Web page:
I recently met with Commerce Court Judge Mark I. Bernstein, thanks again to my friend Mike Meehan. The discussion touched on a broad range of topics but mostly involved his views on the current state of legal practice in Philadelphia.
Bernstein's mantra is simple and, in theory at least, it should be easy for each of us to follow. Lawyers should be righteous in their legal practice -- and that means righteous not only to the client we represent, but also to the court and opposing counsel. The court's role, Bernstein believes, is to treat counsel and litigants like they are adults.
Bernstein sees himself as a patient judge, but as he points out with a tip of the hat to Henry Fielding in "The History of Tom Jones," "patience is a virtue which is very apt to be fatigued by exercise."
Some lawyers do fatigue Bernstein's patience, and he has suggestions that the bar should take to heart:• There is a benefit to simplicity in lawyering.
For example, he wonders why it is necessary to file a 60-page complaint. Many lawyers like their complaints to "tell a story," but the time it takes the court to read a massive complaint may mean that the story is not told well, or, for that matter, never is told at all.
The same is true for motion practice. Not only should arguments be concise, but lawyers should select the motion that provides the best form of relief. Why choose preliminary objections in the nature of a demurrer over a motion for judgment on the pleadings if former motion practice only invites an amended pleading?
• Do the right thing.
If a client is benefited by an early settlement rather than prolonged discovery, then the lawyer should attempt an early settlement of the case.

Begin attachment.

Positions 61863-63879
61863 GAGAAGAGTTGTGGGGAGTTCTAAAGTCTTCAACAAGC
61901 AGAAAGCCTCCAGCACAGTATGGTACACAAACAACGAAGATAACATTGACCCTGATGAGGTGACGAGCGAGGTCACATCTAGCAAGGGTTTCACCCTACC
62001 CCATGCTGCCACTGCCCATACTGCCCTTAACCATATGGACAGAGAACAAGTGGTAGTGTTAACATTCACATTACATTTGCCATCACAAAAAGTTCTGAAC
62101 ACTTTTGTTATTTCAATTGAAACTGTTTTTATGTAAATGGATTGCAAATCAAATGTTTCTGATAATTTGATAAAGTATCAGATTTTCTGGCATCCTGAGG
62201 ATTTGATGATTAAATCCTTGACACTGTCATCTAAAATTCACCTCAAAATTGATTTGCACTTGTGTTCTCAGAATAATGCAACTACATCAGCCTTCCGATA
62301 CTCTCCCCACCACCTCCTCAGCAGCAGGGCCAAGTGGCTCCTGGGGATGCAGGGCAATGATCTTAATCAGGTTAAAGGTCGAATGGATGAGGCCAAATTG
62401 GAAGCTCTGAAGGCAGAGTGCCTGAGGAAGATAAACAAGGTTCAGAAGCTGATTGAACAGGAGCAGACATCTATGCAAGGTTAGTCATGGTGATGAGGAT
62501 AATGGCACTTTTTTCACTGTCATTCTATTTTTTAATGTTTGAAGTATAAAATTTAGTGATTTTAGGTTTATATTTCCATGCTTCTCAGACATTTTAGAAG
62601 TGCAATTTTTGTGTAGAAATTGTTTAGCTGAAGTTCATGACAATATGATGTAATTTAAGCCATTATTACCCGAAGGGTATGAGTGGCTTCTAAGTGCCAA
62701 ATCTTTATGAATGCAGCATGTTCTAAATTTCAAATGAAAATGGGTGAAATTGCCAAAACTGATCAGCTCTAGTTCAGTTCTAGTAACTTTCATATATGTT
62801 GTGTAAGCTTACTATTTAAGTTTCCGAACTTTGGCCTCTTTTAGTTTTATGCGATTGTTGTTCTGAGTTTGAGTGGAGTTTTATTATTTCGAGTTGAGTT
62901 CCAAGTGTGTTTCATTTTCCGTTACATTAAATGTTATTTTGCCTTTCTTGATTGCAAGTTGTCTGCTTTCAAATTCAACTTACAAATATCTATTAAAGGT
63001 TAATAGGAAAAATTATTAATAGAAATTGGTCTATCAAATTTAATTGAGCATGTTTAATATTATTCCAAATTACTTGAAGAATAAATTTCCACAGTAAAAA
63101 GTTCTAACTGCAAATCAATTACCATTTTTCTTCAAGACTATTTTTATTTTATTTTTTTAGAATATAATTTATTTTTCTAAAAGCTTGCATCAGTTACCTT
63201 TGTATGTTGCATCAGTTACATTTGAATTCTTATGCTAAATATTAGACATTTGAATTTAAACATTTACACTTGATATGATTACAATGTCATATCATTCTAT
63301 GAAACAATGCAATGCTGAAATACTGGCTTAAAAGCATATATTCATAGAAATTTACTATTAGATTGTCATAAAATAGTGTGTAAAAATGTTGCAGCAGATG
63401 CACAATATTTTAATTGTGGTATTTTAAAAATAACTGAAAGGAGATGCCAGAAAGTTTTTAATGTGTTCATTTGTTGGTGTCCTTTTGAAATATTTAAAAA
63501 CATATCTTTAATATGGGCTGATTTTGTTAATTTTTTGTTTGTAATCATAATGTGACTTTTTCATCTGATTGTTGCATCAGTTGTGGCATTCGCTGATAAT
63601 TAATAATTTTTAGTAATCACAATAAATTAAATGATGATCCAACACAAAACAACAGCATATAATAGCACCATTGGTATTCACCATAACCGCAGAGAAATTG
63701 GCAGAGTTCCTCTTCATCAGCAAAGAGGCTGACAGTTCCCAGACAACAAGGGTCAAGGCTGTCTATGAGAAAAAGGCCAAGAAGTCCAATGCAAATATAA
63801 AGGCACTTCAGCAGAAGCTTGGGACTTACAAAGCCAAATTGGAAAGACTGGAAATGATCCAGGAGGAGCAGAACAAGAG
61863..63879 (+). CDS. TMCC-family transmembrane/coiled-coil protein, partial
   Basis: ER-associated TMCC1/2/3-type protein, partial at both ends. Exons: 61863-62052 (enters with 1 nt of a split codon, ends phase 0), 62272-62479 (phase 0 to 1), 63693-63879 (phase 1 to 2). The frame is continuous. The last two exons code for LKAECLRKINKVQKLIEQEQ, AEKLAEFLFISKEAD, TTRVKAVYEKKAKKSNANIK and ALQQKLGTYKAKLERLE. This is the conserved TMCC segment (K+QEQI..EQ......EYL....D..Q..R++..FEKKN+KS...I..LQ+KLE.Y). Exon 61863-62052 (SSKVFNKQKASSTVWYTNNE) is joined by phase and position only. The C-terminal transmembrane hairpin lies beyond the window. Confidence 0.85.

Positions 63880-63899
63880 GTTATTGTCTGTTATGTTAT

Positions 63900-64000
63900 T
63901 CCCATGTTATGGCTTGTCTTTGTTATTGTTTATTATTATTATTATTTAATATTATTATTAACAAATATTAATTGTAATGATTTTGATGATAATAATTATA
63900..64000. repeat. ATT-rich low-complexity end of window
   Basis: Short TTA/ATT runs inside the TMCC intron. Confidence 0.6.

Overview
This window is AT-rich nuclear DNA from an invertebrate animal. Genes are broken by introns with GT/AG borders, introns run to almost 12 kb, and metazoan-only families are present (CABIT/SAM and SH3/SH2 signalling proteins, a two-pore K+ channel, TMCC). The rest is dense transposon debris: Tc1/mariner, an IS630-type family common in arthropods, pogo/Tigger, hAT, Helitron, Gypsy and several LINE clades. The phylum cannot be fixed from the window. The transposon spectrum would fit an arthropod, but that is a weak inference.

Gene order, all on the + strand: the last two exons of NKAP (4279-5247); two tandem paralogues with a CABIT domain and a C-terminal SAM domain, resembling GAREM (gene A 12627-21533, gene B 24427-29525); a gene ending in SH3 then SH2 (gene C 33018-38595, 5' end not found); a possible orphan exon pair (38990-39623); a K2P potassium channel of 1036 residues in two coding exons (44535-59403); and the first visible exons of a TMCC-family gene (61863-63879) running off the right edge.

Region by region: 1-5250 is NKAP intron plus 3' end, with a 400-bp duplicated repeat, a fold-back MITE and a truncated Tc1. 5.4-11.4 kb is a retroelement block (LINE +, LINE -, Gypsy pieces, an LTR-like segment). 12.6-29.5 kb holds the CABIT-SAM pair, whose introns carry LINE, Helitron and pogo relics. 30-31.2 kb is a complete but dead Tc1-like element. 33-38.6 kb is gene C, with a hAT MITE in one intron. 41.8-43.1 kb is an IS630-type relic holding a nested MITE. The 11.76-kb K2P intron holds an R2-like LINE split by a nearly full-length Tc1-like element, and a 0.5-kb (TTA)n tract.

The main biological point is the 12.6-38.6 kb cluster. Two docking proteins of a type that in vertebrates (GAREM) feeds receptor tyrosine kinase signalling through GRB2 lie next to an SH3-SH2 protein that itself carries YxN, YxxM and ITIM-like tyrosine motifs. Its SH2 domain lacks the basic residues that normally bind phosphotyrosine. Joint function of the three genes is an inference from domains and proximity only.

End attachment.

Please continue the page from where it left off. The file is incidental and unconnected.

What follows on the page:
Similarly, lawyers should comply with discovery obligations in a straight up fashion. He cautions against hiding behind the rules, like referring to documents when a simple direct answer to an interrogatory is available.
• Bernstein is willing to guide lawyers in being righteous.
Some judges prefer avoiding involvement in discovery disputes, but Bernstein is willing to roll up his sleeves if an attorney is having problems with what should be fundamental discovery obligations. He does not shy away from finding a solution, but the non-righteous lawyer may not like the solution. Ordering depositions to take place on a given date or a per diem payment until a deposition takes place may not be popular to lawyers on the receiving end, but it usually results in a compliance with the rules. But, please, no calls for intervention while a deposition is taking place.
• Bernstein has a strong dislike of cross-examination without asking questions.
He feels that leading questions should be questions and not statements. Counsel should frame questions as "Were you there at the scene of the accident?" or even "Isn't it true that you were not at the scene of the accident?" as opposed to "you weren't there." These latter "statement questions" tend to lead to arguments between counsel and witnesses, and in particular arguments with expert witnesses.
Much of Bernstein's guidance may seem obvious to the righteous lawyer. Still, we can always use a reminder that we represent clients not to obtain victory at all costs, but rather to represent the best interests of clients within the parameters of our duties under the rules of court and rules of professional conduct.
It is also nice to know that Bernstein feels that a part of the judicial function is to encourage lawyers and litigants act appropriately, and that he will help out if problems are brought to his attention.
This article first appeared on The Legal Intelligencer Blog.